Know Your Teas

It used to be quite simple to order a cup of coffee, but nowadays there is a myriad of types and varieties to choose from -  an Expresso to a Cafe Latte to a Long Black to a Flat White. I can just about cope with that, but as for tea, give me a strong home brewed English Breakfast every time!

However, even with a simple cup of tea, it's no longer a 'simple' business. There are almost as many teas to choose from as there are fish in the sea. I need help to steer my way through the channel of liquid and the floating leaves of tea plants. But here goes....     

Rooibos Tea
A popular tea of southern Africa, made from the leaves of the rooibos or honey bush. It contains no oxalic acid or caffeine, and is widely believed to be good for problems associated with allergies and the nervous system.(see above)

Pu-ern Tea
A post-fermented tea, meaning that it is usually aged for years after harvesting and fermenting - hence its other name of 'vintage' tea. Available loose or in cakes. it is often claimed to a aid weight loss.

Green Tea
Green tea is dried, unfermented leaves of the tea bush, camellia sinensis. Jasmine, a blend of jasmine blossom, and tea, is the most popular. Matcha is a powdered Japanese blend, good for making green tea ice cream.

Fruit Tea
Similar to a herbal tea, fruit teas are also a tisane, and are made from dried fruits, often with added spices. Flavours such as raspberry, blackcurrant and strawberry are common, and their delicious sweet nature makes them a perfect afternoon pick-me-up.

Sun Tea
Made by mixing tea leaves and cold water in a screw-top jar and leaving in the sun for several hours. Resulting tea is 'cleaner' tasting than ordinary tea, and makes crystal-clear iced tea.

White Tea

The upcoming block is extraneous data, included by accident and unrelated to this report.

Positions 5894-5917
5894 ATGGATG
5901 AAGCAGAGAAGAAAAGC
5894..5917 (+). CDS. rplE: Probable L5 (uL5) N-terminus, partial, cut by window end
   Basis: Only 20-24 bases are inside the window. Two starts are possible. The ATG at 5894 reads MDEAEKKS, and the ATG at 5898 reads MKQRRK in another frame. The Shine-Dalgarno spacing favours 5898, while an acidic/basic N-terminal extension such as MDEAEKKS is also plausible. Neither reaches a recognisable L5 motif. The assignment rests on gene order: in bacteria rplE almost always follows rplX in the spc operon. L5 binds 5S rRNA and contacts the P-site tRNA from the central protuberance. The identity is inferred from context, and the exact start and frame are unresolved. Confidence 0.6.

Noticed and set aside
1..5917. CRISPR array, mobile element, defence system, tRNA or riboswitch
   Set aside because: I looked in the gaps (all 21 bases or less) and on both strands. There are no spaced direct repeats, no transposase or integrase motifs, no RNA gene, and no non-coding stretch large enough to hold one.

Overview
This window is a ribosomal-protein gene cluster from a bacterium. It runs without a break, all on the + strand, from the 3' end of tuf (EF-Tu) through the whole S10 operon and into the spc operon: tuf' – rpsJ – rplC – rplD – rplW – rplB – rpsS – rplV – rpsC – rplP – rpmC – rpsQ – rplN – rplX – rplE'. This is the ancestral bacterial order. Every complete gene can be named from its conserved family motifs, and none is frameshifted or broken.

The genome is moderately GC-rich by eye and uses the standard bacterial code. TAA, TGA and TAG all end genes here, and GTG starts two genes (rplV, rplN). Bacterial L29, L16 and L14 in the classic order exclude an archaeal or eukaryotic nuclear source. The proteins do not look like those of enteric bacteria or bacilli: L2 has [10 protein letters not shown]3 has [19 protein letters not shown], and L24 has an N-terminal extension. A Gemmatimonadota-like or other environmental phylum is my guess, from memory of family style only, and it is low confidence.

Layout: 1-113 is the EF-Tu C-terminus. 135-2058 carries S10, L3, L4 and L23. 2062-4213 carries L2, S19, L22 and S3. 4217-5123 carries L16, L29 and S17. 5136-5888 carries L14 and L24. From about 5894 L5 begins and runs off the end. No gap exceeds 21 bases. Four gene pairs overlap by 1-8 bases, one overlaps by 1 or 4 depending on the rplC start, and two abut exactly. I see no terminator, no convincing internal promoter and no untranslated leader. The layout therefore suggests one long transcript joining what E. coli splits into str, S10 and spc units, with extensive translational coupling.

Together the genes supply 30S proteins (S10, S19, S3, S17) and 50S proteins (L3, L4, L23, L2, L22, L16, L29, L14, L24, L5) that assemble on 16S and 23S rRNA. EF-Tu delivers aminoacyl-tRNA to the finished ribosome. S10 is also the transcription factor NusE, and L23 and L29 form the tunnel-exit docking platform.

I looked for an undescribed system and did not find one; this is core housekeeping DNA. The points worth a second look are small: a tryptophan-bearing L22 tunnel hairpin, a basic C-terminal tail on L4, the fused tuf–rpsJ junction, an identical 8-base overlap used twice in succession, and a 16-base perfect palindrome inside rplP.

The young leaves/buds of white tea are hand-picked during a few days of early spring. White tea is steamed and dried, green tea is partially fermented and black tea is fully fermented.

Chai means tea in Hindi, Chinese and several other languages. In India, tea may be plain or spiced (masala chai). The favourite Indian way is to boil leaves with mlk and sugar.

Herbal Tea
These are made from dried herbs such as peppermint. Herbal infusions fall under the banner of tisanes, which differs from a regular tea because they generally contain no leaves of the tea bush.

Yerba Tea
The traditional 'tea' of South America is made with a species of holly, native to several countries there. It tastes strongly herbal and grassy and is becoming popular worldwide as an alternative to coffee as it is gentler on the stomach.

Bubble Tea
A fashionable drink, especially among the young, being a mixture of tea and pearl tapioca, which forms bubbles when shaken. It is drunk cold. Also called black pearl tea or boba tea, it comes in many flavour and colour combinations.

Black Tea           
Produced by fermenting the leaves of the tea bush, which turns them black and changes the flavour. This makes the tea stronger and more astringent than green tea.

Iced Tea
Made with teabags or, better, with loose tea leaves. Hot tea is poured over ice cubes, with a spoon in the glass to prevent it from cracking.


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